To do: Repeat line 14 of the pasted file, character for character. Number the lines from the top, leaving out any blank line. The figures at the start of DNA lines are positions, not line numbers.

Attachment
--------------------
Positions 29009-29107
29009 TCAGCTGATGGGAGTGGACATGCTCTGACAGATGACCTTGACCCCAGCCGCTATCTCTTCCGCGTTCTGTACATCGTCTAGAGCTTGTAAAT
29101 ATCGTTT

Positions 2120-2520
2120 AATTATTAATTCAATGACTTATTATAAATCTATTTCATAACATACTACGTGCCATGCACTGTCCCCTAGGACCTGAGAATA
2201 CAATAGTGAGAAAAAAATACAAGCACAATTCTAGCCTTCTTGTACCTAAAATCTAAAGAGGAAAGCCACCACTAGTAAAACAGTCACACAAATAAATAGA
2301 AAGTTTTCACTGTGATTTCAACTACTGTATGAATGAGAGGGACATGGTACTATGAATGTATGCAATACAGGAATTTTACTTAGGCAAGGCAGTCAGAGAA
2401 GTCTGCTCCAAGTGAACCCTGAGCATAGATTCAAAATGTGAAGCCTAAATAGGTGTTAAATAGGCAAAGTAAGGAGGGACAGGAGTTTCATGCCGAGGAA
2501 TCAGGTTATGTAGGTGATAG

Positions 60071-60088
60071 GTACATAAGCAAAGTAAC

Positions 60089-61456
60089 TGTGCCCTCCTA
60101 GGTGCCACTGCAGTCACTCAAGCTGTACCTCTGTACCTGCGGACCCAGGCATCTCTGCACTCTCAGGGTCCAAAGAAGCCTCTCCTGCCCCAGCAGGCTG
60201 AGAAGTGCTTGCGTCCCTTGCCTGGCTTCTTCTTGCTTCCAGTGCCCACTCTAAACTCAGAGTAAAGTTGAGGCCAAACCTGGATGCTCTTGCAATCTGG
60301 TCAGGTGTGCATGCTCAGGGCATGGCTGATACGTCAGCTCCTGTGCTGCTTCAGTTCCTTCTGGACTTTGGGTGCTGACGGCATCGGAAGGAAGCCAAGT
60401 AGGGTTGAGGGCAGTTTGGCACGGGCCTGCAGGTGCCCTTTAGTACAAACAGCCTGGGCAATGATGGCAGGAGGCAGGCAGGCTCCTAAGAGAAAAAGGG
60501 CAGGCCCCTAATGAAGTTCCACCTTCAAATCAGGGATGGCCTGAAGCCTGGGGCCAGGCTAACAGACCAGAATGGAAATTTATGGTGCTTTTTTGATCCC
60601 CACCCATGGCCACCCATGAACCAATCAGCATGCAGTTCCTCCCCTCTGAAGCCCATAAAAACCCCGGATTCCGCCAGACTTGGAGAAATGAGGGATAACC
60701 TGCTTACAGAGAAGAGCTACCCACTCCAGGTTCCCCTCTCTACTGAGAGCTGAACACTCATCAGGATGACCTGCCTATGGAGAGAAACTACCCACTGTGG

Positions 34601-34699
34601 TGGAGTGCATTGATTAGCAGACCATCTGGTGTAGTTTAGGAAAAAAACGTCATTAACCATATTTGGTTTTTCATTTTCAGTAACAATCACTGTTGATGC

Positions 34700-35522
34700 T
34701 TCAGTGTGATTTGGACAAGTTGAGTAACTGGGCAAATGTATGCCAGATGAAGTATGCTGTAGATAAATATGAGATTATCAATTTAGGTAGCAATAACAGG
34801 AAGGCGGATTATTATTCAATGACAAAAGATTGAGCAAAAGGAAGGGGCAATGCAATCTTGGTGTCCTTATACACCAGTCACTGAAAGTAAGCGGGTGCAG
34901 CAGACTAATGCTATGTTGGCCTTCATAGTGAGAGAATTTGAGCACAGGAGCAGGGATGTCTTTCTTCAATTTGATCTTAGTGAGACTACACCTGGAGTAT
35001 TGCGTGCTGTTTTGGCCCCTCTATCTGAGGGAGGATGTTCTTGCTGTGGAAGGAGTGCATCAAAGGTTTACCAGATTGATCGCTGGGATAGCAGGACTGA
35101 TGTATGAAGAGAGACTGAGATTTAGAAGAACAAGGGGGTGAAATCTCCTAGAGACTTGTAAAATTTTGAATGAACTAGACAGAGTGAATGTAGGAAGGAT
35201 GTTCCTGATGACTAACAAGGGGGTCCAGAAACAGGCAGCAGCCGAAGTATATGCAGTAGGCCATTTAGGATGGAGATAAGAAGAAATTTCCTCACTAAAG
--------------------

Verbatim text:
60101 GGTGCCACTGCAGTCACTCAAGCTGTACCTCTGTACCTGCGGACCCAGGCATCTCTGCACTCTCAGGGTCCAAAGAAGCCTCTCCTGCCCCAGCAGGCTG